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Ban-OxyContin petition launched

By Carol Gentry
5/22/2009 © Health News Florida 

An online petition to ban the painkiller OxyContin, launched two weeks ago, has attracted more than 2,000 signatures and is “shooting through the country,” says its author, Clearwater pharmacist Larry Golbom. 

The petition has caught the attention of the American Academy of Pain Management, a non-profit group of health professionals who treat people in pain. The academy’s executive director, Lennie Duensing of St. Petersburg, calls it “very dangerous.”

Already, the petition has been mentioned by a TV station in Denver and a newspaper near Boston. It’s likely to gain more attention next week when Golbom and other anti-OxyContin activists speak at a public meeting being held by the Food and Drug Administration in Maryland. FDA wants to air all views on constraints that should be placed on  "opiods" -- strong painkillers that can be addictive, even deadly, when used improperly.

While all the opiods can be abused, the petition focuses on OxyContin. The potent narcotic has a molecular structure “almost identical to and acts in the body in the same manner as heroin,” the petition says. It calls the drug a “virus that started an epidemic of addiction and death” and calls for the FDA to prohibit its distribution to new patients.

For the thousands who are already taking it, the petition asks FDA to create a “compassionate program” to help them withdraw from the drug and find other ways of treating their pain. 

Golbom, host of the Prescription Addiction Radio Show each Sunday night on a Tampa station, says he plans to publicize the petition's Web address during his allotted five minutes of speaking time at the meeting, which will likely be covered by national reporters. In the past, pharmaceutical interests could drown out ordinary people, Golbom said, but “the landscape of technology has changed things.”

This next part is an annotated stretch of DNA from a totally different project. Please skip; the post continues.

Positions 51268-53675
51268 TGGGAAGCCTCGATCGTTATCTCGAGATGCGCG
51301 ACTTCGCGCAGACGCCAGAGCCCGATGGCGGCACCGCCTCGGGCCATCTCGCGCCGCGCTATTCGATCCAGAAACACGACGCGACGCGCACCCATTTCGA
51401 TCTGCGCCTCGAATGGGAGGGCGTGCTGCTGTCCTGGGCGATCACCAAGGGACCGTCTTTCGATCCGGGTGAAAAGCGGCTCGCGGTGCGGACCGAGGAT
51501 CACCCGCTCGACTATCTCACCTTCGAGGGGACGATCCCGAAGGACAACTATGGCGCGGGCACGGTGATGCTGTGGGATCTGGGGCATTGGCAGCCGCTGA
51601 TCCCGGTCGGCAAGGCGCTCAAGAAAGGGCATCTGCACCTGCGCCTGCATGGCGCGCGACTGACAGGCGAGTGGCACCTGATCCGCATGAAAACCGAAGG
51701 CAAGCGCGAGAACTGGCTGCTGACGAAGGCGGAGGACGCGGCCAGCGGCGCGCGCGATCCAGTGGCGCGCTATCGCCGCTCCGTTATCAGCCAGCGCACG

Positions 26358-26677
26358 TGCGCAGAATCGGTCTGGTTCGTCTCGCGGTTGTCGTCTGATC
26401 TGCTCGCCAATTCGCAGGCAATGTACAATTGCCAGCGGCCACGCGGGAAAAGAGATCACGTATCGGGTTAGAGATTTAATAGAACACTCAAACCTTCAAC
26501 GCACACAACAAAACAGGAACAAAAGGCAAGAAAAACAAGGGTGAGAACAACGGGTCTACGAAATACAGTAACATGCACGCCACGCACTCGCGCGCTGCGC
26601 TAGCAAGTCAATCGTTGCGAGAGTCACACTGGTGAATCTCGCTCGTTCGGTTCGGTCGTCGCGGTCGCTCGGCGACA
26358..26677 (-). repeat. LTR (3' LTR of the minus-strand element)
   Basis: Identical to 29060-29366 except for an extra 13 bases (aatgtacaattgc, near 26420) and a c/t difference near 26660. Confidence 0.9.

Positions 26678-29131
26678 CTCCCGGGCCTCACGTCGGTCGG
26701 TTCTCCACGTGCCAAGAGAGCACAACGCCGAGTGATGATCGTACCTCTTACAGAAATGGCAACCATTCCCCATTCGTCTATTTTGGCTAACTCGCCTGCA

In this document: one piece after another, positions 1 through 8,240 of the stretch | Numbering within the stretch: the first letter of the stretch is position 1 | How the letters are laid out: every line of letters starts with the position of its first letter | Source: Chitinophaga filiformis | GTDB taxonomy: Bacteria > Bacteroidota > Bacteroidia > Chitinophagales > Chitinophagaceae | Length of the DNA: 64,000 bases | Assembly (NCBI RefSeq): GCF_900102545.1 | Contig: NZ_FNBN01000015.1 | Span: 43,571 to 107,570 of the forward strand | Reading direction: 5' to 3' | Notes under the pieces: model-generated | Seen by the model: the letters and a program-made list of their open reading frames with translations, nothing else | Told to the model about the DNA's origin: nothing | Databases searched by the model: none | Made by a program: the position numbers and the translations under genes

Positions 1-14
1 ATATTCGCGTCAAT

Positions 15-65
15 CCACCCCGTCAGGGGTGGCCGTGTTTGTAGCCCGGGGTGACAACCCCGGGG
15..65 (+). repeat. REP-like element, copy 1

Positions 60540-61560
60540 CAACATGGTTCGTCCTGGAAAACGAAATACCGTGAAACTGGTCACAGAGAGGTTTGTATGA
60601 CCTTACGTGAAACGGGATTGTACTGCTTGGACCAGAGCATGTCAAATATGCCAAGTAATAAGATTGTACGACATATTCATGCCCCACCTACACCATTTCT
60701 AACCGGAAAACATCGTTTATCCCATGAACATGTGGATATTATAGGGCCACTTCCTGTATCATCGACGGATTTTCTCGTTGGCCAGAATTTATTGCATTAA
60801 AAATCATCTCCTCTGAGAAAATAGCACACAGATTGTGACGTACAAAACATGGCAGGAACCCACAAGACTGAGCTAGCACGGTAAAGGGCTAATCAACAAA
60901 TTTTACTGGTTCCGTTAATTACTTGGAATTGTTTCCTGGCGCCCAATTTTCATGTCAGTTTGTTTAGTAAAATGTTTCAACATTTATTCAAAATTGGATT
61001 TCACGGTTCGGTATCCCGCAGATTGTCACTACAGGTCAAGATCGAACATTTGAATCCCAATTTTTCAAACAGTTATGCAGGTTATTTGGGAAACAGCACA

Apparently so. Neither the FDA press office nor OxyContin's manufacturer, Purdue Pharma, had heard about the petition drive on Wednesday, when Health News Florida inquired about it, but now the American Academy of Pain Management and other groups that have an interest in preserving access to the drug are posting information on forums and setting up conference calls. 

Purdue Pharma sent a statement saying it's "very concerned over the illegal use of OxyContin Tablets and other pain medicines." It added. "If OxyContin were unavailable, drug dealers and abusers would simply turn to other pain medications."
"Purdue is highly committed to addressing this issue and is working with healthcare professionals and law enforcement officials to curb the illegal trafficking and abuse of prescription medications, while ensuring that people in pain have access to these medicines when prescribed by their physicians," the statement said.

Duensing said treatment specialists are alarmed. “Chronic pain is the number-one public health problem in the United States,” she said. “There are millions of patients who get their lives back from these medications.” 

She plans to speak at the Maryland hearing, and so does Steve Hayes, director of the Novus Detox Center in New Port Richey, which is co-sponsoring the petition drive. He said he's seen a great many respectable people -- including professionals -- hooked on painkillers, unable to break their dependence or addiction without help. Pressed for time, doctors too often write a prescription to control a patient's symptoms rather than find out the cause, he said.

"It's created too many addicts," he said. 

OxyContin is a long-acting brand-name version of the generic narcotic oxycodone, one of the “opiods.” It was formulated with cancer patients in mind, those who need strong pain control over many hours. However, it can be crushed and turned into an injectable drug that creates an immediate rush akin to that of heroin.

Indeed, some of those who signed the petition made that link, including Catherine Stowe of Brockton, Mass. She wrote: “A close relative of mine began to use OxyContin and within one year he was using heroin and living on the streets…”

OxyContin, she wrote, “has caused infinitely more pain than it has ever relieved.”